Geraldine Knight suffered for years from an undiagnosed thyroid condition. Dealing with extreme fatigue and weight loss, one of Geraldine’s worst symptoms was known as Graves’ ophthalmopathy, which causes the eyes to bulge out significantly.
“It was hard. Not only could the doctors not find out what was wrong with me, but I would go out to shop and children would stare or point because of how bulging my eyes had gotten.”
The symptom affected not only her eyes’ appearance, but caused dry eye and a decrease in tear production. The side effects made it hard for her to enjoy many of her hobbies – reading, knitting, making jewelry – because they all involve visual concentration.
Normally very outgoing, Geraldine began to retreat more and more into her home, all the while hoping her doctors could find some cure for her ailments. Finally, after more than a decade, she was diagnosed with Graves’ disease, and medication helped put her life back on track.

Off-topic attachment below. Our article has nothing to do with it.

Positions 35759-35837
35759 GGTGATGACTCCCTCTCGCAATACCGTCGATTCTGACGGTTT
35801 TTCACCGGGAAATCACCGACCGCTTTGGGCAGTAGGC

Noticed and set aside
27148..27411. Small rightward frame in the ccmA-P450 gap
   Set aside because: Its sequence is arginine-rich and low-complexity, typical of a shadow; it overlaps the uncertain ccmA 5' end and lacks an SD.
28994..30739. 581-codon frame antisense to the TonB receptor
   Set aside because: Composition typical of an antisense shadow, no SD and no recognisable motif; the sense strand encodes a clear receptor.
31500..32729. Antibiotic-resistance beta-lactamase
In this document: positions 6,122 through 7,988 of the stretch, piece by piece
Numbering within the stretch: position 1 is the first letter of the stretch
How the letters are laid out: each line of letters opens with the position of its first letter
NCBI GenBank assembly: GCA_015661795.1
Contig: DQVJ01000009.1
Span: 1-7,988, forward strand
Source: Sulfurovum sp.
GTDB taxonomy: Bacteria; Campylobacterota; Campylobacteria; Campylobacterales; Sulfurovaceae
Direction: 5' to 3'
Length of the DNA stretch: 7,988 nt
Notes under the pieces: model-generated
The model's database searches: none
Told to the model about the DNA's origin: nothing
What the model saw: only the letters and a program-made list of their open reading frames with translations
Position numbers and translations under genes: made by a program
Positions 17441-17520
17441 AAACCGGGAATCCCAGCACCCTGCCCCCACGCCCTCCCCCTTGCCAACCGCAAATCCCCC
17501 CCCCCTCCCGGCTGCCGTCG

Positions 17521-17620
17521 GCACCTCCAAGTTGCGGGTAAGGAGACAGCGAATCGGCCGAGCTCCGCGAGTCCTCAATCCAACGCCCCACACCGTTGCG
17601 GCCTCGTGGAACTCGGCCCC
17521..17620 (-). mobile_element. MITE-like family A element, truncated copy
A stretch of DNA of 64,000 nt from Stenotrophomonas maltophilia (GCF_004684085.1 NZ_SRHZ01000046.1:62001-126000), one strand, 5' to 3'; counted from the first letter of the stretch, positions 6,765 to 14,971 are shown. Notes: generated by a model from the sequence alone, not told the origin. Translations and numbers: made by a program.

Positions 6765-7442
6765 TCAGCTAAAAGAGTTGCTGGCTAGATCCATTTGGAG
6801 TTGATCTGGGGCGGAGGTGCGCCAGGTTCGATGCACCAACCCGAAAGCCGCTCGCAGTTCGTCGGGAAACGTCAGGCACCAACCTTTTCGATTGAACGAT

She needed to have reconstructive surgery that would rebuild her eyelids to reverse the years of effects of her disease. "I was very surprised when I was told that reconstructive surgery was an option. I thought I would have to live the rest of my life with the eye condition."
“I suppose I thought they would use something synthetic for the procedure. But when I visited the doctor he said they would use sclera – the white part of the eye – from a donor.”
Her surgery was a success, and Geraldine regained the busy social life she had once had.
“It was a huge boost to my confidence. But it was also so touching to know that it was possible only because of donated tissue. Shortly after my surgery, I signed an eye, tissue, and organ donation card, and encouraged my friends and family to do the same.”